A TV series starring Toby Jones (Mr Bates vs The Post Office) is now introducing a big audience to the appalling Post Office Horizon Scandal, and reminding us that human stories are much more powerful triggers for change than facts alone. The series has already prompted a flurry of very overdue activity – from the government, the Met Police and others and hopefully justice will speed up
I had a small part to play in this story, in 1998-99, when I worked in Downing Street. Last year my various memos to the Prime Minister on Horizon were published and I gave evidence to the public inquiry which is ongoing. My questioning is online here and I wrote a blog last year attempting some reflections.
These memos included my warnings that the system was seriously flawed and my recommendations to cancel it (a thorough synthesis of the material has been pulled together by Eleanor Shaikh). This was only a very small part of my job at the time, and I don't pretend that I had a complete picture of what was happening. But it was obvious that poor decisions were being made and that the processes for making them were far from optimal.
So although the media coverage has rightly focused on justice for the many sub-postmasters who were treated so incredibly badly by the Post Office, there are also important lessons to be learned about government processes. The crucial failures to act happened under the Coalition government, after 2010. But there are also important lessons about what went wrong much earlier and these are particularly important at a moment when we may be swinging from excessive scepticism about government capability in relation to technology, to excessive enthusiasm.
As the Horizon story shows, although governments can be crucial providers of funding for upstream science and technology, and can play a vital role in procurement, they aren't usually good at operational decisions on the boundaries of business, technology and public policy. It's no coincidence that the most successful public technology organisations - such as NASA - are kept very much at arms length from government. A big risk for future governments in the UK is that ministers will be pulled into complex decisions that they simply lack the capacity to make.
In May 1999, just before the final decision was made on what became the Horizon technology, I wrote a short minute to the Prime Minister and Cabinet Secretary on the key lessons to be learned and recommended a much more in-depth review. This never happened. Perhaps it might now. My note included the following points:
‘By most criteria Horizon has been a fairly disastrous project. It: - was misconceived from the start - has faced continual delays and problems - has over the last year taken up huge amounts of ministerial and official time - has delivered in the end a far from optimal solution’.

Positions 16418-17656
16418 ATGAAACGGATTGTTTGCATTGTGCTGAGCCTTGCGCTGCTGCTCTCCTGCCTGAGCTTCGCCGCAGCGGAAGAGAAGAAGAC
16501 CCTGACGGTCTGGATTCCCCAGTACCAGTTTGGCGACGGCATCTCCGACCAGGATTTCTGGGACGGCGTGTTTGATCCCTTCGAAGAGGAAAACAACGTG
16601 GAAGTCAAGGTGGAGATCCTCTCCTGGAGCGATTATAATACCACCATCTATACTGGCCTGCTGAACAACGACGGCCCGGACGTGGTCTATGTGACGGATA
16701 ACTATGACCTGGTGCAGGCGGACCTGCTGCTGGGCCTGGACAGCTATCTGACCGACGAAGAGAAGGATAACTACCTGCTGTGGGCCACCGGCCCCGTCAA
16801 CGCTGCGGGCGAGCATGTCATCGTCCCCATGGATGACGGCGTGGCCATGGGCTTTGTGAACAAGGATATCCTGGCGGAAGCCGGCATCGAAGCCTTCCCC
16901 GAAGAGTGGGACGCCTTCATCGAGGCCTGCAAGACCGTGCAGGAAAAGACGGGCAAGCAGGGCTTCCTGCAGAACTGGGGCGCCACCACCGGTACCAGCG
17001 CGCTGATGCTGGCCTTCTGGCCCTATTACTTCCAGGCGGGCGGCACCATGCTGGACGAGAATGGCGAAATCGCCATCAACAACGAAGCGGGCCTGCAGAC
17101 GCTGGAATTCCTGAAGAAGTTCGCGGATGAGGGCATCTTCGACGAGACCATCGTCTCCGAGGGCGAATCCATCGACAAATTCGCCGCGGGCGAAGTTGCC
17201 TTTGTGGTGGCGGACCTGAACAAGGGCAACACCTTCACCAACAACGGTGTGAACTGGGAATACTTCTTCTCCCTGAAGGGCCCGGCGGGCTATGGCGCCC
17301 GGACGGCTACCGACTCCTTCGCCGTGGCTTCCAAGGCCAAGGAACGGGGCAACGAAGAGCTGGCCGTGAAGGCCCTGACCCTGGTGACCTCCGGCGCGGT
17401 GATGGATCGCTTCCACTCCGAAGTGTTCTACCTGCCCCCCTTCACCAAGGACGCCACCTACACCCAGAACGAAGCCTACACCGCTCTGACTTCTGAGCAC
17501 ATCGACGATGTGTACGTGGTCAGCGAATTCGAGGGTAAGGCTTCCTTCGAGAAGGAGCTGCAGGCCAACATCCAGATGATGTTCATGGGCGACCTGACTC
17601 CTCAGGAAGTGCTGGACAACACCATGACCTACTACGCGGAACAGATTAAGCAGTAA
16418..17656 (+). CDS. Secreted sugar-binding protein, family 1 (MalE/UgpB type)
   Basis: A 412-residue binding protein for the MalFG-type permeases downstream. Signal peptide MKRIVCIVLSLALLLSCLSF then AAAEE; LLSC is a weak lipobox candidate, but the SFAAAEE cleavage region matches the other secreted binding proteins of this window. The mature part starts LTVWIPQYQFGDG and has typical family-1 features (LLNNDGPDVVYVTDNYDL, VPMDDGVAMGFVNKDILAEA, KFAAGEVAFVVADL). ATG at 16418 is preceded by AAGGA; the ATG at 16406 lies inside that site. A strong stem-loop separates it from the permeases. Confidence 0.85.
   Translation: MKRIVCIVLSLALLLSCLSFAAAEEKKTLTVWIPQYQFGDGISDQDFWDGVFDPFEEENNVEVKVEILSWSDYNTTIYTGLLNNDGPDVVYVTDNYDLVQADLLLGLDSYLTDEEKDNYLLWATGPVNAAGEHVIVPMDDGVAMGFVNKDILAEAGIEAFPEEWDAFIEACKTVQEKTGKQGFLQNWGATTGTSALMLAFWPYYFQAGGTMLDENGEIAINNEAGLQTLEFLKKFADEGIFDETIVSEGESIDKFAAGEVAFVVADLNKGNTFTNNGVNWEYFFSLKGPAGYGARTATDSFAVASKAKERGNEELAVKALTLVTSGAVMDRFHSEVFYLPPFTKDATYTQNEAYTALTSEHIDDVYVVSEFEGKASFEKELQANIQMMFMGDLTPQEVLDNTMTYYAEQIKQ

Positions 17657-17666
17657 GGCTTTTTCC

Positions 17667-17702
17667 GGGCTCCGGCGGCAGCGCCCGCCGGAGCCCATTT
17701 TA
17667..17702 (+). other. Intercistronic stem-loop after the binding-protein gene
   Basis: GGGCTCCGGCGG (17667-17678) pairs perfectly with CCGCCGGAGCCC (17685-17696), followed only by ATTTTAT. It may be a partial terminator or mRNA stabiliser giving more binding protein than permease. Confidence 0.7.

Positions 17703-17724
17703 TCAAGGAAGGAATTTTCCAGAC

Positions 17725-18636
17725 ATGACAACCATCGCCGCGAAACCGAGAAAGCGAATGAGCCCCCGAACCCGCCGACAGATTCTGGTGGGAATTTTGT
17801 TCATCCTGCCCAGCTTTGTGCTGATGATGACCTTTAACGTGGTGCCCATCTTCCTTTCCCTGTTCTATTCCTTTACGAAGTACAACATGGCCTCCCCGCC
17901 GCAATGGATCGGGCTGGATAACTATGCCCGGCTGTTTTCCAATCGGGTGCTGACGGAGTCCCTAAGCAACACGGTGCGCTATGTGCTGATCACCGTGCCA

‘Fall-backs: In the case of any large project of this kind it is essential to prepare serious fall-back options. Although, following No 10 prompting, some work on fall-backs was done last autumn, no further fall-backs were subsequently developed.... the government was therefore pushed into negotiations over an alternative option on which very little detailed work or costing has been done’.
‘Commercial freedoms: it will always be hard to give public enterprises true commercial freedom. But it cannot be right for ministers and generalist officials and advisors to have to make decisions about extremely complicated commercial and technological strategies’.
‘Information: nearly all the facts presented to ministers turned out to be unreliable. Moreover data was presented in ways that were difficult for ministers to understand’.
‘The Post Office. Throughout this process the relative lack of competence of the Post Office and their failure to develop a proper business strategy has been a key failing’.
‘Courage. Perhaps the most important lesson is a more general one: namely that when a project is clearly failing government needs to be bolder about cutting its losses, and tougher in its negotiating stance. There was a clear case for termination 12 months ago, although the Treasury and DTI favoured continuation. In effect, inertia led to continuation, since no-one at the centre had a sufficiently clear remit or reason to terminate’.
‘If ministers cannot reach agreement on a project with public spending implications, it is vital that at an early stage the Prime Minister and Chancellor set the parameters for reaching a decision. The worst possible outcome is for the PM and Chancellor to become involved at the very last moment without having had time to master the issues’.
A quarter of a century ago it was clear that Horizon was an accident waiting to happen. Its flaws then went on to ruin hundreds of lives. The Post Office deserves much of the blame - but government needs to learn hard lessons and own up to its responsibilities too.